Days running longer in 'sprinter'

By Sieska Verdonk

We are gaining about 10 minutes of extra sunlight each week as we hit the tail end of winter. Photo / Alan Gibson
We are gaining about 10 minutes of extra sunlight each week as we hit the tail end of winter. Photo / Alan Gibson

Northland residents are getting the most sunshine hours - but those in the deep south are still more in the dark.

New figures released yesterday show we are gaining about 10 minutes of extra sunlight each week as we hit the tail end of winter, with Whangarei the pick of the main centres and Invercargill the poor cousin.

But despite mild winter conditions that have been branded "sprinter" by forecasters - blurring spring and winter - summer is definitely not upon us yet.

The MetService has issued a severe weather warning for the South Island's West Coast, forecasting periods of heavy rain in Fiordland and Westland for the next few days.

State Highway 94 between Te Anau and Milford Sound was due to be closed overnight due to wintry conditions, and will be reviewed this morning.

Egmont and Tongariro national parks and the Ruahine Range were forecast to have snow to 1600m overnight and the Tararua Range was set for snowfall to 1400m.

Severe gales are expected in the Tararuas, following a wild weekend of weather that hammered parts of the lower North Island, with huge seas causing coastal erosion on the Kapiti Coast.

In contrast, higher temperatures are expected for some areas in the North Island in coming days, as warm winds from Australia give way to mild conditions across some parts of the country.

Despite some rain, wind and snow, our days are getting noticeably longer, five weeks on from the shortest day of the year.

The upper North Island has passed the 10-hour mark of daily sunshine, with Auckland now notching 10 hours and 7 minutes per day. Whangarei is enjoying the most daily sunshine hours of the main centres at 10 hours and 9 minutes.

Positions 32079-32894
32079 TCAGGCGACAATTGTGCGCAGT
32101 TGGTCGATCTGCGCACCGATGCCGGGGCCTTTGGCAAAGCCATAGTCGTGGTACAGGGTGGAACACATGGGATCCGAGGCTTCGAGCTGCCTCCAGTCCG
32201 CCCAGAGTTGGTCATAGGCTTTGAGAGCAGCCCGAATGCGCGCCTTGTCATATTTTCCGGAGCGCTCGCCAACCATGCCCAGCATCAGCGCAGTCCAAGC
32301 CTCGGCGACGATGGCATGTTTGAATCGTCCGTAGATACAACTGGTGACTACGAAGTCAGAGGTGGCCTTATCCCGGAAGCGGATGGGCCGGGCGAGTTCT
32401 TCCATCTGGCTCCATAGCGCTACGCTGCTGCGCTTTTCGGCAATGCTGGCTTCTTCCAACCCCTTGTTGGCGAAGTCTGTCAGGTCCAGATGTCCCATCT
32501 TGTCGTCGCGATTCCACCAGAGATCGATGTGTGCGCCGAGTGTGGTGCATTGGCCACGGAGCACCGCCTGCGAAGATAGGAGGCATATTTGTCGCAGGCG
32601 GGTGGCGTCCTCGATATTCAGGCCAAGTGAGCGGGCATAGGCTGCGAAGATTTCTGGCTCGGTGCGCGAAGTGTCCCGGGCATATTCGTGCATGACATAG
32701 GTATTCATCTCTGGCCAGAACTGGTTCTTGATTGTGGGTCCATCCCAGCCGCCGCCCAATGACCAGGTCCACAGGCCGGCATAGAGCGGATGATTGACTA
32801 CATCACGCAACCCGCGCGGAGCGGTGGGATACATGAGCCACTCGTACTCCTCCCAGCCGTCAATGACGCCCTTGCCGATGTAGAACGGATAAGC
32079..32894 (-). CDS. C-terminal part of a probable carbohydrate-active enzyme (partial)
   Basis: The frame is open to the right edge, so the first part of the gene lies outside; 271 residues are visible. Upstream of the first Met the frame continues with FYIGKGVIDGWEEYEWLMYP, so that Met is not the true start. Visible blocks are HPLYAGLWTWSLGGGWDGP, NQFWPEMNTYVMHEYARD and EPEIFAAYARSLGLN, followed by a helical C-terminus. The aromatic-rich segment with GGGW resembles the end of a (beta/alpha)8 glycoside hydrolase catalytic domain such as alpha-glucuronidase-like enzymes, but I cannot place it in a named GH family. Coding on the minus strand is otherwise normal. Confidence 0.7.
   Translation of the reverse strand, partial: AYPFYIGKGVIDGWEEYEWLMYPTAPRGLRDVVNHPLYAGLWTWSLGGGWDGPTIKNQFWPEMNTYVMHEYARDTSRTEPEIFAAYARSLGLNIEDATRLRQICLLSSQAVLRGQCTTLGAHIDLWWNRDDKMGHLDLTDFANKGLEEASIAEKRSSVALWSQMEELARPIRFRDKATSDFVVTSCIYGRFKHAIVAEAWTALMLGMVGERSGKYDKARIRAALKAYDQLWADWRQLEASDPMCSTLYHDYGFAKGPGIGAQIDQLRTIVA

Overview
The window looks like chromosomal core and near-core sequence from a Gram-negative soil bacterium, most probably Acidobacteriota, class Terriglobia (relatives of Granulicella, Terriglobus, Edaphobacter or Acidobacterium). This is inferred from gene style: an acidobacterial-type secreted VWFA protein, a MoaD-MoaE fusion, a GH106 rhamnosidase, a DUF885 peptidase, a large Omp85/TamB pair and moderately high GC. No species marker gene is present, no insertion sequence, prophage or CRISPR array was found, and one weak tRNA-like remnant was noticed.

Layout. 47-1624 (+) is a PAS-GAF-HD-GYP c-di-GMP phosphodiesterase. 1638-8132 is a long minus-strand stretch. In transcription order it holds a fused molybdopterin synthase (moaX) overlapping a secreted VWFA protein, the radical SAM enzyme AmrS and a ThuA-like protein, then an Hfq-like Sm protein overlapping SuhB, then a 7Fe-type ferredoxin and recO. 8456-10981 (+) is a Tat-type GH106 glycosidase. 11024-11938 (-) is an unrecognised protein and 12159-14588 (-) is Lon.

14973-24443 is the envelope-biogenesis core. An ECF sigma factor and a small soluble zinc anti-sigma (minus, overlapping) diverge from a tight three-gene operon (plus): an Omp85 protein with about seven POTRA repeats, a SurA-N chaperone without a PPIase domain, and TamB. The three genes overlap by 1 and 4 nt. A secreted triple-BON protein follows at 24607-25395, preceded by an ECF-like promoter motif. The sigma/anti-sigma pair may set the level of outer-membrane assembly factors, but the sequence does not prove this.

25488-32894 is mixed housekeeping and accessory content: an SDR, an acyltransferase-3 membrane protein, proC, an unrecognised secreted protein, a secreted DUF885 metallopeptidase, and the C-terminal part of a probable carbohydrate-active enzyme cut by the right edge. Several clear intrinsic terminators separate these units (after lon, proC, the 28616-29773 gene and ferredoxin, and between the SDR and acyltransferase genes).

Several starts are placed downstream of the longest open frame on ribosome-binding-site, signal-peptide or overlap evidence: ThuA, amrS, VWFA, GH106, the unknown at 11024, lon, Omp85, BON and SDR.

The lower South Island by comparison has 50 minutes less daylight, with Invercargill recording 9 hours and 19 minutes per day.

The longer evenings are a forerunner to the summer solstice just before Christmas, which sees the sun set in the upper North Island after 8.30pm.

And anyone pining for the good old Kiwi barbecue can take some comfort. Our days get longer again at the end of September as daylight saving kicks in on the last Sunday of the month.

On September 25, 2am becomes 3am, giving us an extra hour of daylight in the evenings.

Sunshine count:

Whangarei: 7:25am-5:34pm (10 hours and 9 minutes)

Auckland: 7:24am-5:31pm (10 hours and 7 minutes)

Gisborne: 7:14am-5:14pm (10 hours)

New Plymouth: 7:31am-5:29pm (9 hours 58 minutes)

Wellington: 7:34am-5:21pm (9 hours and 47 minutes)

Christchurch: 7:48am-5:23pm (9 hours and 25 minutes)

Dunedin: 8:03am-5:25pm (9 hours and 22 minutes)

Invercargill: 8:13am-5:32pm (9 hours and 19 minutes)

- NZ Herald

Get the news delivered straight to your inbox

Receive the day’s news, sport and entertainment in our daily email newsletter

SIGN UP NOW

© Copyright 2017, NZME. Publishing Limited

Assembled by: (static) on production bpcf02 at 26 Apr 2017 13:25:26 Processing Time: 583ms